24 Hours but not 365 Days

Since many gyms have baths and are actually open 24 hours, it is not rare to see salarymen spending the night there and heading straight to work the next day. However, keep in mind that most gyms conduct mandatory cleaning and maintenance every month, which means that they will be closed for several days at a time. Details regarding the closure days are usually posted at the front desk.

English-Speaking Gyms in Tokyo

Club 360

Club 360 is a non-member gym and rehabilitation clinic in the heart of Roppongi. They offer circuit training, boxing, kickboxing, an outdoor bootcamp, yoga, kids classes (including Shinkyokushin karate), and personal training.​ Personal training is entirely based on your goals and is guided by a variety of physiological tests to ensure safety and results. Club 360’s highly trained physiotherapists.

A1: Cma3 Building B1. 3-1-35, Motoazabu, Minato-ku, Tokyo
A2: The Belgravia B1 Higashiazabu 1-8-4 Minato-ku, Tokyo


Esforta Fitness

Esforta Fitness has a number of locations around Tokyo and the nearest is in Roppongi. They offer a number of amenities including a large selection of gym equipment, studios for fitness classes, a pool, and a sauna. Other services offered include personalized workout planning and sports stretch/massage.

Locations: Ikebukuro, Shibuya, Ichigaya, Suidobashi, Akasaka, Roppongi, Yokohama



F45 was established in Australia and now has its branch in Japan.

A: 1-16-3, Shibadaimon, Minato-ku, Tokyo


Fitness Club Hiro

Fitness Club Hiroo offers a variety of gym and studio programs to its members so they can achieve optimal fitness through its services. They offer a free new member counseling program to introduce the various programs available as well as ongoing support services to make sure members achieve their fitness goals. Spa and personalized training services are also available.

A: Hiroo Complex Building 2-4F, 5-7-35 Hiroo, Shibuya-ku, Tokyo


Hills Spa

Hills Spa has locations in Roppongi Hills, Ark Hills, Ark Hills Sengokuyama, Motoazabu Hills, and Atago Greenhills. This private club combines spa and fitness and offers the full range of amenities you would expect from such facilities, including gym, pool, Jacuzzi, sauna, along with massage and also free parking. They offer personal training, stretching, and swimming lessons as well.


Intensity Matters

A: Shirokane 5-12-5, Minato-ku, Tokyo


Maga Gym

At Maga Gym, you can learn Krav Maga which is the self-defense system developed by the Israeli military.

A1: 4F Arrow Bldg, 3-14-7 Roppongi, Minato-ku, Tokyo
A2: B1F, 3-7-13 Akasaka, Minato-ku, Tokyo


My Body My Pilates

My Body My Pilates is a Pilates studio. All classes are taught in English. Use the special code “PHMBMPJP” to get 10% discount.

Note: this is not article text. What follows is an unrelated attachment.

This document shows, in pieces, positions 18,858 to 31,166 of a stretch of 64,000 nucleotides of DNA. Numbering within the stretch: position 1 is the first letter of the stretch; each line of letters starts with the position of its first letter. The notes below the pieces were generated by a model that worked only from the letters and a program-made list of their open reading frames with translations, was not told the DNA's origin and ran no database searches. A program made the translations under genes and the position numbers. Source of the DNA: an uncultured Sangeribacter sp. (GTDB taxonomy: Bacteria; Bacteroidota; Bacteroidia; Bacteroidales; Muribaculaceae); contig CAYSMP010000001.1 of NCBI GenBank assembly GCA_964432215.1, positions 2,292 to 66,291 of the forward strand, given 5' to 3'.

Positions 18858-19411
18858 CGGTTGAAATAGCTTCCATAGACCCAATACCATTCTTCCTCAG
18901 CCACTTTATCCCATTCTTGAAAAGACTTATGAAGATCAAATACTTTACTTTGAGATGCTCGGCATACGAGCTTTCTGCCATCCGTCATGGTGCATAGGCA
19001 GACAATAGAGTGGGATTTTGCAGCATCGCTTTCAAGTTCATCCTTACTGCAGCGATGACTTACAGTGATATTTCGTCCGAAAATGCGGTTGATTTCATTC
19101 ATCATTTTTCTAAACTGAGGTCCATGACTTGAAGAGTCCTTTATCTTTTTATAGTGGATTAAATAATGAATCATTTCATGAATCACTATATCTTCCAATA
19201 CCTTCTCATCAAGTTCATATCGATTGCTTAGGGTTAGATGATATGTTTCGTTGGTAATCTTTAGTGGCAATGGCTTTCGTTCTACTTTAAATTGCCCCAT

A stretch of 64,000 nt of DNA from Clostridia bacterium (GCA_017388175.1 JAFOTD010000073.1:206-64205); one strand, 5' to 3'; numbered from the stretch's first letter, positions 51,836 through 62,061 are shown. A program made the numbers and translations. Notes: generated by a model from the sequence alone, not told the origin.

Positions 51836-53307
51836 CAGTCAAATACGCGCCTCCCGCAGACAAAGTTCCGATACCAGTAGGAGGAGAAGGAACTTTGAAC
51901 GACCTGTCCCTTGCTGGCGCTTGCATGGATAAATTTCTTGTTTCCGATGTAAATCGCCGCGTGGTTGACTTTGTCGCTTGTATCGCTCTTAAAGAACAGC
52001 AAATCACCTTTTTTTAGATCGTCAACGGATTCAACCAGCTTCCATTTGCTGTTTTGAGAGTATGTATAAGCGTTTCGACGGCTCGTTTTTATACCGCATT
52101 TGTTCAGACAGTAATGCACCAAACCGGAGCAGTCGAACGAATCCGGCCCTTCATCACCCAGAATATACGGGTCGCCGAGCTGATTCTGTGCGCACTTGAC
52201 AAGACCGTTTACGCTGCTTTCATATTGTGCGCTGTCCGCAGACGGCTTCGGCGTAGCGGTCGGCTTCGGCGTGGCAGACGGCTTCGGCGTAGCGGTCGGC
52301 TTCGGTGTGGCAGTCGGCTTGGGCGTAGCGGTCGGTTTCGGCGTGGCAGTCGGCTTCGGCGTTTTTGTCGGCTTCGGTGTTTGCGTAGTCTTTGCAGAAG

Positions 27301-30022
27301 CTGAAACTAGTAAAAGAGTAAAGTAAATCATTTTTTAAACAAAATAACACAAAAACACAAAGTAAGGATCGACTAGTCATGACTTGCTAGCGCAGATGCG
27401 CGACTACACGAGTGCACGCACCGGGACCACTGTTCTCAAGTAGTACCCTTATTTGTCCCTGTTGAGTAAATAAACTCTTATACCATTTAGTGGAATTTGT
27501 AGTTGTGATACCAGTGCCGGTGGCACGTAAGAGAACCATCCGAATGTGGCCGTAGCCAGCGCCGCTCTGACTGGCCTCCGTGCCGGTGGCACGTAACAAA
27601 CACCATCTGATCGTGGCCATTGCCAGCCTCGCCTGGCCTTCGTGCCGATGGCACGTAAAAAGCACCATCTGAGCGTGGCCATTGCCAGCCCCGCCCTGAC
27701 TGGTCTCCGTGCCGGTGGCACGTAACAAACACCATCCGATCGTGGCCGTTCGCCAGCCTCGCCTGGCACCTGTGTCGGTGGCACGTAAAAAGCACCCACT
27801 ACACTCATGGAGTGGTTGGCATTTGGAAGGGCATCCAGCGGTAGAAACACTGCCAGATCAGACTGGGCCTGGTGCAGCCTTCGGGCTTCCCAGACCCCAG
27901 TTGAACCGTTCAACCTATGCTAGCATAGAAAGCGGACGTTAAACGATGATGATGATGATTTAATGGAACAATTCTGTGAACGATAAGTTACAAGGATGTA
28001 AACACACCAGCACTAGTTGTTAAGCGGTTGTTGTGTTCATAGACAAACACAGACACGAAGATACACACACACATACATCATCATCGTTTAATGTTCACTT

A: Hidaka Building 3F, 2-7-25 Minamiazabu, Minato-ku, Tokyo


Nihon Barbell Club

A: 5-18-19 Roppongi Minato-ku, Tokyo


Orangetheory Fitness

A: Festa Azabu Building B2 1-7-5 Azabujuban Azabujuban, Tokyo 106-0045


Re-Juvenate Pilates

Re-Juvenate is a classical pilates studio, offering group and private classes. We are a fully bilingual (JP/EN) studio (instructors, receptionists, website). Our studio is equipped with all pilates machines. Re-Juvenate does not charge membership fees, giving you flexibility to come when you wish.

A: Kuwajima Building 2nd Floor, 3-15-7 Minamiaoyama, Minato-ku, Tokyo



THE BODY RIDE is a personal training Gym with the highest standards in Roppongi. You can enjoy training with the latest model machines.

A: 2nd Floor, Roppongi International Building, 7-3-12, Roppongi, Minato-Ku, Tokyo



A: Iida Annex 7 B1 2-22-20 Tamagawadai Setagaya, Tokyo


Online Health & Wellness Services in Tokyo

MH Health Coaching

MH Health Coaching is an online health coaching service helping expats who want to get fit avoid the frustration of trial and error by creating clarity, properly educating, carefully programming, and providing accountability. The initial consultation is free and results are guaranteed or your money back.

A: Silk, JR Ebisu Building, 1-15-9 Ebisu, Shibuya, Tokyo


Tokyo Gyms are Just the Beginning of Your Fitness Options

If you are looking for other options, check out our list of gyms and fitness clubs around Tokyo. And if you ever feel like skipping the gym for some fresh air, you can always join the sea of runners on the 5km circuit around the Imperial Palace, free, beautiful, and open all year round. Head to a local park, most have running tracks and even some chin up bars and other exercises stations. Whatever you do, the point is to get your body moving! PLAZA HOMES offers rental Apartments that have a fitness gym or swimming pool on the premises or in the building, or that offer complimentary access to a fitness gym in the neighbourhood for free or at special rates for the residents.